Speaking Truth to Power

“I don’t want any yes-men around me. I want everybody to tell me the truth even if it costs them their job” Sam Goldwyn (American film producer)

Enabling people to speak up is now an imperative to reduce the risk of wrong-doing as well as access vital knowledge and ideas from employees.

Leaders are encouraged to say their doors are always open, to host Friday-pizza-with-the-boss sessions and whistleblowing hotlines are set up, yet such organisational interventions are often too simplistic to make any sustainable change to culture.

Simply asking people to ‘speak up’ and encouraging leaders to ‘engage in conversation’ without thoroughly appreciating the impact that power differences - and prevailing social and cultural norms - have on what can be spoken, and what is heard, is naïve at best. At worst it leads to organisational cynicism, as an issue of critical practical importance becomes trivialised into ritualised listening, consultation and training exercises.

“The world may admire the truth-tellers, but few will want to employ them.” Charles Handy

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My research examines what helps to cultivate dialogue within leadership relations and what gets in the way – see this article in Forbes Magazine which explains my interest in changing conversational habits through being more mindful.

My research with John Higgins explores findings from a three-year project into ‘speaking truth to power’ in organisations. We are currently writing a book with Financial Times Publishing on this subject, which will be published next year.

We discovered, through our interviews, organisational studies, workshops with groups of senior executives and our comprehensive research into our own experiences, that ‘speaking truth to power’ stimulated people to reflect on experience from two perspectives. The first related to times where the individual had made a choice to speak up to others they regarded as more powerful, or had remained silent. The second related to times when individuals, recognizing they may be perceived as being more powerful in the eye and experience of others, had attempted to enable others to speak up to them, or had inadvertently or purposefully acted to keep others silent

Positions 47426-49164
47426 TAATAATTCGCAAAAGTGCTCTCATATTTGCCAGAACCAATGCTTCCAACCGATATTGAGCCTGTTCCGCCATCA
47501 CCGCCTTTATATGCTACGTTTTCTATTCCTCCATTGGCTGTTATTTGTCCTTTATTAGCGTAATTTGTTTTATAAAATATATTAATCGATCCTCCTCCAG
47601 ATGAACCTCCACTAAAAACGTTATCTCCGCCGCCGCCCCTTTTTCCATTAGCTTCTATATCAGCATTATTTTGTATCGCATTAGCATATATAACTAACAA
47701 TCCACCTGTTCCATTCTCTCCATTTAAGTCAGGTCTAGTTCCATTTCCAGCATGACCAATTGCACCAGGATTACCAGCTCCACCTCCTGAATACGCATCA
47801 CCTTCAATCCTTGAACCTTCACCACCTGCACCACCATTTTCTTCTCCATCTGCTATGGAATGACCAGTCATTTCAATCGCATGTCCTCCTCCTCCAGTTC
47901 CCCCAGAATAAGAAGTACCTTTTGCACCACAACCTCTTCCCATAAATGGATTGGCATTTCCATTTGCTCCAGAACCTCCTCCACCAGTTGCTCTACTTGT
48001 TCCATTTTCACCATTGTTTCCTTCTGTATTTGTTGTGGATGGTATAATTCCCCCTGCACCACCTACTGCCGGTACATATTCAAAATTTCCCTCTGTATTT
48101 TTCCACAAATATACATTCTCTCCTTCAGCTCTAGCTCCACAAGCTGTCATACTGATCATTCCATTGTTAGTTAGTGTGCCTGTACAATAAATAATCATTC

Across both of these perspectives we identified five intertwined issues, which are all navigated together when speaking up (or staying silent). We call this the TRUTH framework. The first two, ‘trust’ in the value of our own (or the other’s) opinion and ‘risk’, the awareness of the consequences of speaking up (or being spoken up to), are put first as they decide, as one research participant noted: “Am I going to move or not move?”  The latter three, ‘understanding’, ‘titles’ and ‘how-to’ relate to the skill of understanding the political environment, assessing how the social titles and labels (such as gender, age, job title, race) affect speaking and listening up, and then having the capacity to judge how to say things, or invite things to be said in the moment.

The ways in which power silences and the ways in which we might help others to speak up is the topic of my recent TEDx talk. It is also the focus of three Harvard Business Review articles:

Do you Have Advantage Blindness?

The Problem With Saying My Door Is Always Open 

5 Questions To Ask Before You Call Out Someone More Powerful

You can view my webinar on sexual harassment, seen through the lens of our truth to power research here:

I speak regularly on this subject at conferences and run workshops and longer leadership development programmes to improve the way people speak up and listen up inside organisational systems. If you are interested in finding out more, please do contact me here and see my publications listed in the MEDIA tab.